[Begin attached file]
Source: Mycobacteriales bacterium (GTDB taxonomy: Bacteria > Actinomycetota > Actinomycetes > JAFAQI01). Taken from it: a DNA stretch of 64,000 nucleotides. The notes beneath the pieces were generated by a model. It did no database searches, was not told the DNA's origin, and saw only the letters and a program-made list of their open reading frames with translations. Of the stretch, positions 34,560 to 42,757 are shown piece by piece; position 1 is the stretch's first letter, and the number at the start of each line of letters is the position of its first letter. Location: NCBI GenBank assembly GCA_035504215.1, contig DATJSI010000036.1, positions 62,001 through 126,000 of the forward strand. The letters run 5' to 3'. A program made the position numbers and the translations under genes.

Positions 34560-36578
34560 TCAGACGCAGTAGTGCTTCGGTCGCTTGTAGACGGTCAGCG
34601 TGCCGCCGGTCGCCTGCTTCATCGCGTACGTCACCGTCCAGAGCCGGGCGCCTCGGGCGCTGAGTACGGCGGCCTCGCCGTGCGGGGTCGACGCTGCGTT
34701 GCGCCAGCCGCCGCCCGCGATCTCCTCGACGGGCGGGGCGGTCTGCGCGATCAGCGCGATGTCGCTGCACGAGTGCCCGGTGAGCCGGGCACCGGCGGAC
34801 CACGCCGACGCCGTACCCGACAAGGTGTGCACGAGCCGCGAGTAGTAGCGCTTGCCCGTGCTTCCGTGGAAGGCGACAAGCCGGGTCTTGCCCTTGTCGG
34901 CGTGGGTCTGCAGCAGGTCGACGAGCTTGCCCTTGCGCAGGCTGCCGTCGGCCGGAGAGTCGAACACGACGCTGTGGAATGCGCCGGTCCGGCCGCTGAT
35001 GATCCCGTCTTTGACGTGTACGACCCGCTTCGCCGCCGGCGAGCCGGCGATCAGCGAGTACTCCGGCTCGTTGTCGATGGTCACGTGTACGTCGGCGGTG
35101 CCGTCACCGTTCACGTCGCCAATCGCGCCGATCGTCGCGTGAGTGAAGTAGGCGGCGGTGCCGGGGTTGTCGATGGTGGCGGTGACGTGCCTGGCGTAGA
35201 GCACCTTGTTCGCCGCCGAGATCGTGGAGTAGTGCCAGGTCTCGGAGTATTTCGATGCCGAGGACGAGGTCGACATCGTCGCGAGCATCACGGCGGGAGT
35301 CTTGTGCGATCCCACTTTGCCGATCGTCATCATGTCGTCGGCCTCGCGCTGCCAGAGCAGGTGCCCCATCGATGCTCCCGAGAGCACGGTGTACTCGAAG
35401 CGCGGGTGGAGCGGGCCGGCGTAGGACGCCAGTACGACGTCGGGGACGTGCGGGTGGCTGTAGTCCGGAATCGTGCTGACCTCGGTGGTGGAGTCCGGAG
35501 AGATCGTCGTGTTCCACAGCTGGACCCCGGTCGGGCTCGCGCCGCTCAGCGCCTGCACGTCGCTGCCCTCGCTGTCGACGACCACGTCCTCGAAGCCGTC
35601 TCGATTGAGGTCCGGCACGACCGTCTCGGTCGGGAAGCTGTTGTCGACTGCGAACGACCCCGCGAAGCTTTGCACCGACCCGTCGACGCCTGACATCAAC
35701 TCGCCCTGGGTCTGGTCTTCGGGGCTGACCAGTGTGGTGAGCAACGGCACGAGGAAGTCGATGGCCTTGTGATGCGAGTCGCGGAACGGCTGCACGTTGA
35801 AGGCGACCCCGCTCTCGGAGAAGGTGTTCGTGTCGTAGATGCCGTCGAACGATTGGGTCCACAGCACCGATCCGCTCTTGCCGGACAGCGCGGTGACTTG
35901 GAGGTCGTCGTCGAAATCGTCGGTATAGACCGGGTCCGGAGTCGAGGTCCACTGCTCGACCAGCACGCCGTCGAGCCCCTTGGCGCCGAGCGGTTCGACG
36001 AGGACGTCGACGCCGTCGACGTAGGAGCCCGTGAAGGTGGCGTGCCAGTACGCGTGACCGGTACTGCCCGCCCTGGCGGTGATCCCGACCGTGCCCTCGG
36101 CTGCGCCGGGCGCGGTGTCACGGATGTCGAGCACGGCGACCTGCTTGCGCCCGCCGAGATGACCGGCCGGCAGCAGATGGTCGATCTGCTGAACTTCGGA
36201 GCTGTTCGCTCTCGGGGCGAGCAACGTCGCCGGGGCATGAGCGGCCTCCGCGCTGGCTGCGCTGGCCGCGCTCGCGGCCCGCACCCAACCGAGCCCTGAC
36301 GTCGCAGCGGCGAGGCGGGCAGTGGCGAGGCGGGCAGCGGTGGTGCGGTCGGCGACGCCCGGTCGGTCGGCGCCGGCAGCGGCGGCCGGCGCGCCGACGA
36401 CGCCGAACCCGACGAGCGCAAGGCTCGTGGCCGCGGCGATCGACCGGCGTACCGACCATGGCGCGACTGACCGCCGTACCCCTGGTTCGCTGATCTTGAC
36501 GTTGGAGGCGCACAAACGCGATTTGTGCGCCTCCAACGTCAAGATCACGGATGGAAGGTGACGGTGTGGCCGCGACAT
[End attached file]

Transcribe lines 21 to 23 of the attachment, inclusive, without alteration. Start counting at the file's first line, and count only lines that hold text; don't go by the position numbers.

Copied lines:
36301 GTCGCAGCGGCGAGGCGGGCAGTGGCGAGGCGGGCAGCGGTGGTGCGGTCGGCGACGCCCGGTCGGTCGGCGCCGGCAGCGGCGGCCGGCGCGCCGACGA
36401 CGCCGAACCCGACGAGCGCAAGGCTCGTGGCCGCGGCGATCGACCGGCGTACCGACCATGGCGCGACTGACCGCCGTACCCCTGGTTCGCTGATCTTGAC
36501 GTTGGAGGCGCACAAACGCGATTTGTGCGCCTCCAACGTCAAGATCACGGATGGAAGGTGACGGTGTGGCCGCGACAT